Mark Wilf: 'In it for the long haul'

Vikings stadium
Vikings owner Zygi Wilf and team president Mark Wilf meet with the media after the Vikings stadium bill was passed in the Senate at the Capitol in St. Paul, Minn. Thursday, May 10, 2012.
MPR Photo/Jeffrey Thompson

The Minnesota Vikings stadium plan was the result of years of lobbying in St. Paul by the Vikings.

One of the team's owners, Mark Wilf, spoke to Tom Crann of All Things Considered about the stadium deal on Friday.

An edited transcript of that discussion is below.

Wilf: We were excited and grateful. We're excited that we're going to be undertaking this new venture with the public in what's going to be a first-class facility, and just grateful to the fans, to the governor, to the legislative leaders, labor and business that's coming together like this. It's very humbling for us as owners to be stewards of this great franchise, and I couldn't be more excited for our fans.

Crann: In the end, the Vikings ended up contributing $50 million more, and I'm wondering what was the tipping point there for you?

Wilf: I think the tipping point was groundswell of support from the fans and the public, that last week or ten days. Where as much as we knew we had the greatest fans in the country, just to feel that in a very visceral way got us out of our comfort zone in our investment and allowed us to move that $50 million to get the deal done.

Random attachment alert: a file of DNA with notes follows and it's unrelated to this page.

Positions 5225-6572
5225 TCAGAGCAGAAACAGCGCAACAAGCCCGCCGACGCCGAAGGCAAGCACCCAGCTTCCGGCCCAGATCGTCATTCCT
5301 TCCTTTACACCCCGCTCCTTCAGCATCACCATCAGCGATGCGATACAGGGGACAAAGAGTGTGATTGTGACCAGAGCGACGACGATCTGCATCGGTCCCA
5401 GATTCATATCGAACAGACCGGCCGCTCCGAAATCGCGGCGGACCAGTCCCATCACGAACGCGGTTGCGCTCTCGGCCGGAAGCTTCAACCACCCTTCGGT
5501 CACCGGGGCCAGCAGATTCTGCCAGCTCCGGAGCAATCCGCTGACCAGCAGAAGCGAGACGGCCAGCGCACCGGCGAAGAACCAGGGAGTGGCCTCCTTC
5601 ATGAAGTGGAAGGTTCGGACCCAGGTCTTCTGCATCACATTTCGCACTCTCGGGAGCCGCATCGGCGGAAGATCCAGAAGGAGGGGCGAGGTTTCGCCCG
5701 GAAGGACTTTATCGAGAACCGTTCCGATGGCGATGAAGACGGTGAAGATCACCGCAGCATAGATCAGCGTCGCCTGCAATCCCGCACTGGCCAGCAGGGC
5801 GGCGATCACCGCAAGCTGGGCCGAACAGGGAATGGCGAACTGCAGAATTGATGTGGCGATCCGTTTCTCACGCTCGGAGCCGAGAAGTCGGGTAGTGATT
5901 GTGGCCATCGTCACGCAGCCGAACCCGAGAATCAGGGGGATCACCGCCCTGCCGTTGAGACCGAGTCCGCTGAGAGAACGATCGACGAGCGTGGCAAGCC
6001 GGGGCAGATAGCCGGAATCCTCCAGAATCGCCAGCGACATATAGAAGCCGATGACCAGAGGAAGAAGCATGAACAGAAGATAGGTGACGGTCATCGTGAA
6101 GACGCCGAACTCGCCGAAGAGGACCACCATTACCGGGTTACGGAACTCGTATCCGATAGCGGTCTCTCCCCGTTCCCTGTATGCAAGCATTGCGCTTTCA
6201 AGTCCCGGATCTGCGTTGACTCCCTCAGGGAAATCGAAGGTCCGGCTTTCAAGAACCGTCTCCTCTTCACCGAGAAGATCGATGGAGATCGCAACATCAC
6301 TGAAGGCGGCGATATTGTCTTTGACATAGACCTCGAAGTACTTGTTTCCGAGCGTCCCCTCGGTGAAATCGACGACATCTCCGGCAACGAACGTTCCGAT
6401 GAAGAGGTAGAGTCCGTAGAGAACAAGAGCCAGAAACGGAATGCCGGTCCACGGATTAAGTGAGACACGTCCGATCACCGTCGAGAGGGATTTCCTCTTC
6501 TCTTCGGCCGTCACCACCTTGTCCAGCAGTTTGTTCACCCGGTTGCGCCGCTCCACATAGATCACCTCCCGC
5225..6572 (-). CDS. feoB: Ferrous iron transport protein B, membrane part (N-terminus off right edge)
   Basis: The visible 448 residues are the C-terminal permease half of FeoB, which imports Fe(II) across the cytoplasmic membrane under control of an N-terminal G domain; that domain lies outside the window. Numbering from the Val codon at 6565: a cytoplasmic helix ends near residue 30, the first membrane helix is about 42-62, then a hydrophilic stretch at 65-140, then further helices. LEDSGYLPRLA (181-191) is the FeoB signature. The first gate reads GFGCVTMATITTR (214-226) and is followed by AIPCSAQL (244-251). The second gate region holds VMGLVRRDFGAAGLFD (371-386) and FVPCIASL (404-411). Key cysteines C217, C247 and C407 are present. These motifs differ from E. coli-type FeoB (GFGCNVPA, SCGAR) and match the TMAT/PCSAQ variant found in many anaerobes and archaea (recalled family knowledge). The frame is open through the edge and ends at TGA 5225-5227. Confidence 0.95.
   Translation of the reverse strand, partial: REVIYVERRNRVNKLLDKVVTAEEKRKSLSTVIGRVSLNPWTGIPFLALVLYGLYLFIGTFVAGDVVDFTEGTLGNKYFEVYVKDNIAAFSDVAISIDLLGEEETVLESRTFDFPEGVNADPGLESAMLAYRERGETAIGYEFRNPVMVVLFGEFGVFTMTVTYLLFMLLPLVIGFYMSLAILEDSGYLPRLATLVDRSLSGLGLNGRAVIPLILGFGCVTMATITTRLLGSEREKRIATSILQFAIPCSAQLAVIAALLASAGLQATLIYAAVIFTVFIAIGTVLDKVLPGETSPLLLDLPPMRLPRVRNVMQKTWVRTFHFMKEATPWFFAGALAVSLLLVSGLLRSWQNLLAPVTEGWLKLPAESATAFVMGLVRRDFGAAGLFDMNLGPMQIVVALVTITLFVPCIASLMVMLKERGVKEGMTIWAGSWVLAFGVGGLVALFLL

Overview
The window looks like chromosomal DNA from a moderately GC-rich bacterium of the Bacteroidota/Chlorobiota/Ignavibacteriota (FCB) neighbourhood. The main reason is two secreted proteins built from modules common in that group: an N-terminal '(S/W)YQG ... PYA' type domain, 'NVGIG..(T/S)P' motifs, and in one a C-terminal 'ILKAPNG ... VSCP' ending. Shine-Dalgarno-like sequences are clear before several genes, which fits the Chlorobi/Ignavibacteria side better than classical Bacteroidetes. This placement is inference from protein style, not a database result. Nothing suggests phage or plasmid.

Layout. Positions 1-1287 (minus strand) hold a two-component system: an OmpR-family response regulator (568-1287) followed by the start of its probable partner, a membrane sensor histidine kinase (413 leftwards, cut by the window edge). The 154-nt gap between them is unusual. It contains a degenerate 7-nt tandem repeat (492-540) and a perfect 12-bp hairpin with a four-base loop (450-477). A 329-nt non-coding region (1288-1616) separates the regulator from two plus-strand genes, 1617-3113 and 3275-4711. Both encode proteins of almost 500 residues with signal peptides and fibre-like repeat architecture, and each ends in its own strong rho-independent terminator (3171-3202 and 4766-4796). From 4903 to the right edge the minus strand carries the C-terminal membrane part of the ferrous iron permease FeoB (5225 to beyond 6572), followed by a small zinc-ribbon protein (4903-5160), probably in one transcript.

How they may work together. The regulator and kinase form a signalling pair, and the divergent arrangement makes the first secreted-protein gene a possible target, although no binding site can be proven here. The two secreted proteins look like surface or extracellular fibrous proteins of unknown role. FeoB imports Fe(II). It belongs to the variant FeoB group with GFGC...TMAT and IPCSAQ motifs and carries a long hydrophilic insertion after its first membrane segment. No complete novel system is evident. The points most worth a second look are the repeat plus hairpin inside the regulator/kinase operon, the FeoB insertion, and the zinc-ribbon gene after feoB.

Crann: Were you worried that the deal wouldn't get done if you didn't make the contribution?

Wilf: Sure, there's a lot of ups and downs on it. We had concerns from time to time. We were focused on something we'd been focused on since day one of our ownership, and that's making sure the Minnesota Vikings have a new building and can stay in this community for generations to come.

Crann: There was a lot of talk, admittedly not from your family or the Vikings officially, never explicit, but there was a lot of talk that there might be a very real threat here that the Vikings would pick up and leave and maybe go to Los Angeles or somewhere else. How real was that?

Wilf: We weren't focused on any of that talk. We were focused on getting the job done. Lester Bagley and our team did an outstanding job in terms of keeping their eye on the goal of a new public facility. The governor's staff, the legislative staff — all tremendous hours over the weeks, months and years to make this happen. We just kept focused on that, and didn't pay attention to that static.

Crann: You also must know that obviously Vikings fans are very excited about this, but a lot of the public still, while they have positive feelings about the Vikings, may have misgivings about this sort of public investment from the state of Minnesota and the city of Minneapolis. What is your argument to skeptics about what they're going to get out of this deal?

Wilf: We're respectful of that viewpoint. But it's been proven in previous buildings like the Metrodome, and it will be proven in this first-class facility, that it's a good investment for the public. The return on the dollars in terms of what the team and other events will provide... We would counter that and say that this is a good investment for the public and the people of Minnesota.

Crann: Now that this deal is done, is your commitment as one of the owners of the team, to continue owning the Minnesota Vikings, or now that the team's value will likely have gone up quite a bit, might you turn around and sell it?

Wilf: From day one we bought this team because we love football and we want to win, and that's our number one objective. There's no motivation or interest to sell because of this, it's about winning and that's what we want to do...The Wilfs are in it for the long haul with the Vikings.

Interview transcribed and edited by Jon Collins, MPR reporter.

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